ALDS Tigers Athletics Baseball

The Jim Leyland era is over, and the Brad Ausmus era has begun. The debate as to where Leyland stands in Detroit sports lore could rage on for years to come. Then again, one World Series Championship could make fans forget all about Jimmy Smokes, one of the more tame nicknames I’ve given the Tigers former manager. What I find the most remarkable about his exit is the pomp and circumstance that accompanied with his sudden announcement.

There is no arguing that Leyland was brought in at a very dark time in Tigers baseball. In the 12 previous seasons to Leyland’s arrival, the Tigers failed to play .500 ball in any season, and 3 times eclipsed the 100-loss mark. That dark period dates back to the final two seasons of Sparky Andersons reign, and includes the woeful seasons under managers Alan Trammell, Phil Garner, Buddy Bell, Larry Parrish, and lest ye forget, the lamentable Luis Pujols era.

After reading this far, one would think that it HAD to be Leyland that made the biggest difference, right? Not so fast. Jimmy Smokes isn’t Connie Mack. Jim Leyland isn’t Tony LaRussa. When Smokes was hired, Mr. Illitch compared him to hockey coaching legend Scotty Bowman. I would be more apt to compare him to former University of Michigan coach Lloyd Carr, or former Atlanta Braves manager Bobby Cox. Is it because they both won a title in their career? No, it’s because they’ve all done less with more. All three have routinely had rosters full of the most talented players on the field, yet continually fallen short.

Previous Tigers managers had the pleasure of trotting out talent like Shane Halter, Bobby Higginson, Gabe Kapler, Justin Thompson, and Steve Sparks. Jim Leyland was given the likes of Magglio Ordonez, Pudge Rodriguez, Miguel Cabrera, Kenny Rogers, Justin Verlander, and Max Scherzer. For those of you who want to romanticize the “Leyland Effect”, try to also remember that the talent level was increased exponentially during his tenure. Also, before you try the argument that these players wanted to play for him, take into account that Mr. Illitch overpaid to get a number of the Leyland era players, and it took shrewd moves by Dave Dombrowski through trades and drafting to get many others.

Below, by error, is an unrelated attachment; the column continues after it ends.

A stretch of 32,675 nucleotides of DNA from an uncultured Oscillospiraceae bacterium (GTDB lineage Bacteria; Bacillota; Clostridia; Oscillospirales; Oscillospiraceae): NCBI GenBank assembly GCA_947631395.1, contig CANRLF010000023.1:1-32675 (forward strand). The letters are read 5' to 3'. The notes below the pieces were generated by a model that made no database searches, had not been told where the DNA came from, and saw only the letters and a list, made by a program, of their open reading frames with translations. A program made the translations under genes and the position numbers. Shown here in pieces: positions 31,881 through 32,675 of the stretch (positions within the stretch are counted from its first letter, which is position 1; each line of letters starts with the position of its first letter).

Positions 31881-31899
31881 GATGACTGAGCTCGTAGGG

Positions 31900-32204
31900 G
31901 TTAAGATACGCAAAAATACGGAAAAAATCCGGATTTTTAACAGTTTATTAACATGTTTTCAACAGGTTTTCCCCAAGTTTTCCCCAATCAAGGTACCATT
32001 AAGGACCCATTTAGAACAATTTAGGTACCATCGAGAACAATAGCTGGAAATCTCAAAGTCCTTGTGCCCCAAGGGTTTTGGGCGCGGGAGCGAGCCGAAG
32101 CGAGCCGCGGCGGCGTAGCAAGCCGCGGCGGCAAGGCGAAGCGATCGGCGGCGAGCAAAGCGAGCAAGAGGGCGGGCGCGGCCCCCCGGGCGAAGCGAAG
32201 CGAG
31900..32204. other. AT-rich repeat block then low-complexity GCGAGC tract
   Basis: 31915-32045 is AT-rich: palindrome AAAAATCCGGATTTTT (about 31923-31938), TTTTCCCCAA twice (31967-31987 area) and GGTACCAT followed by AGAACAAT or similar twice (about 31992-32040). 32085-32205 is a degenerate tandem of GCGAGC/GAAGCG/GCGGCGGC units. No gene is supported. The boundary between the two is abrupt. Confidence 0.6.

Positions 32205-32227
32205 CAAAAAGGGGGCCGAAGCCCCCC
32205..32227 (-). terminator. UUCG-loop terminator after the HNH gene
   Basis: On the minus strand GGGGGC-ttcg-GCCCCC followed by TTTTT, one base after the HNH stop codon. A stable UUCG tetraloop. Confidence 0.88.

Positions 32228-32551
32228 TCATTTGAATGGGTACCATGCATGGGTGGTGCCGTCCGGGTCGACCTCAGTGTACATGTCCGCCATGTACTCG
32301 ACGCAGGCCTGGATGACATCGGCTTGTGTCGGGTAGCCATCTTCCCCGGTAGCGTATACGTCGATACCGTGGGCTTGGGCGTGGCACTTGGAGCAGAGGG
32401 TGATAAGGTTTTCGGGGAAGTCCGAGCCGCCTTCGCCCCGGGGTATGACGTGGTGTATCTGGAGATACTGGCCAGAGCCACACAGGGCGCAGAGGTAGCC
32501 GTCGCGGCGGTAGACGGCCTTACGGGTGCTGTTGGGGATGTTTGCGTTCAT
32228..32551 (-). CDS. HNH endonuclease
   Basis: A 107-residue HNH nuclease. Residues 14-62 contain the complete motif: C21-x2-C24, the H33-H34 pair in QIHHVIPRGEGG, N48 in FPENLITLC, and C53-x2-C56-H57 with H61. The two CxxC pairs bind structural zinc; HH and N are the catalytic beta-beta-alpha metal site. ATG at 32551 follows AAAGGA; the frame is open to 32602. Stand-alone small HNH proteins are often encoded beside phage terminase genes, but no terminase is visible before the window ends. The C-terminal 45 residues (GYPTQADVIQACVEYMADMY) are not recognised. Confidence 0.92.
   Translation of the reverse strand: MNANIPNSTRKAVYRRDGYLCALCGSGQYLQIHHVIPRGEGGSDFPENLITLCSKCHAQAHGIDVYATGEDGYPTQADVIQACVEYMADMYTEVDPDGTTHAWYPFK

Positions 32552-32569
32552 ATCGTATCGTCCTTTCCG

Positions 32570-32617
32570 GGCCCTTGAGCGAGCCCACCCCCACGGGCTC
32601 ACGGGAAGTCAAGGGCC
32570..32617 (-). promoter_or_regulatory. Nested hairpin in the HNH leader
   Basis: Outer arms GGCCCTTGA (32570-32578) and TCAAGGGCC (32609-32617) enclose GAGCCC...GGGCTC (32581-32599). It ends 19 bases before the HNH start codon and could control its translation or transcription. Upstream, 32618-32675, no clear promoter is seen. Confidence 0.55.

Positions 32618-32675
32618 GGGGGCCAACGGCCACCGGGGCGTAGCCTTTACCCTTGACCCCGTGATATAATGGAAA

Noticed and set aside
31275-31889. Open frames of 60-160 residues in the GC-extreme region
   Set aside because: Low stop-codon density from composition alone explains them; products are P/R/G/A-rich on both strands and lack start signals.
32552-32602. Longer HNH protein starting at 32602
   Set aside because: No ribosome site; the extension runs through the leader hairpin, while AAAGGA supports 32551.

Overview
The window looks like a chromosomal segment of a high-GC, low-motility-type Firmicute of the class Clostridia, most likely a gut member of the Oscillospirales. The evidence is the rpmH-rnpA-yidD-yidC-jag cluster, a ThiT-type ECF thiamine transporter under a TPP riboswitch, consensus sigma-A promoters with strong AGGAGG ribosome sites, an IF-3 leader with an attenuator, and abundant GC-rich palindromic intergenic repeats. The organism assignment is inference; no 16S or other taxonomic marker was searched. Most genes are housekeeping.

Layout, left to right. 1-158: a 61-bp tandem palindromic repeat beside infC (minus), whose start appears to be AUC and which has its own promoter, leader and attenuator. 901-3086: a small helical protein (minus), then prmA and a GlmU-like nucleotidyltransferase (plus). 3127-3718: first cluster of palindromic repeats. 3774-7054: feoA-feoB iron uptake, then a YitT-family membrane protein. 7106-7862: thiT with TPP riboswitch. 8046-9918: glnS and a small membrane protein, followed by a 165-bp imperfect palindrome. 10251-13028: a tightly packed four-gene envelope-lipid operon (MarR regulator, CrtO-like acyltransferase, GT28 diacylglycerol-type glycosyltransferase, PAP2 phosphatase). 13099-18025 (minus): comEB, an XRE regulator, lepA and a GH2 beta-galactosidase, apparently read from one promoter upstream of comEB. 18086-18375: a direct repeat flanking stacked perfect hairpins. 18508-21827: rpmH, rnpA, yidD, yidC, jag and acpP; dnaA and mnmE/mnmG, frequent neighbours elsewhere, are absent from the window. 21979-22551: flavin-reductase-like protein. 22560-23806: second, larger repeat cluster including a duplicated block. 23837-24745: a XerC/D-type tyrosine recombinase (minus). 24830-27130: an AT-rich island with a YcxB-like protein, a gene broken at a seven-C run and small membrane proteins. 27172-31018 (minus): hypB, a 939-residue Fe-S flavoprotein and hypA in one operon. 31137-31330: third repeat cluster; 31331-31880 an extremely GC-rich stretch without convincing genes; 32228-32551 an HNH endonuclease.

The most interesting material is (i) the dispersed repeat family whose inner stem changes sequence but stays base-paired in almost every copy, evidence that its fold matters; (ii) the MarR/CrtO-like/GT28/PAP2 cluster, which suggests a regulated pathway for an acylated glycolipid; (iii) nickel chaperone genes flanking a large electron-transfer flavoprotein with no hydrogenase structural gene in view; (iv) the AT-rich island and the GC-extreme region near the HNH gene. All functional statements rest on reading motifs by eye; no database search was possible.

All I ask is that if you are considering putting Leyland’s face on your Mount Rushmore of coaching greats, consider all of the facts. Here are a few parting numbers of Leyland’s tenure to mull over: 4 A.L. Batting Champions, 8 Silver Slugger Awards, 4 Gold Glove Winners, 1 Rookie of the Year, 1 runner-up, 2 Triple Crown winners (one pitching, one hitting), and by weeks end, possibly a 3rd MVP winner, a 2nd Cy Young winner, and the most important number: ZERO World Series rings.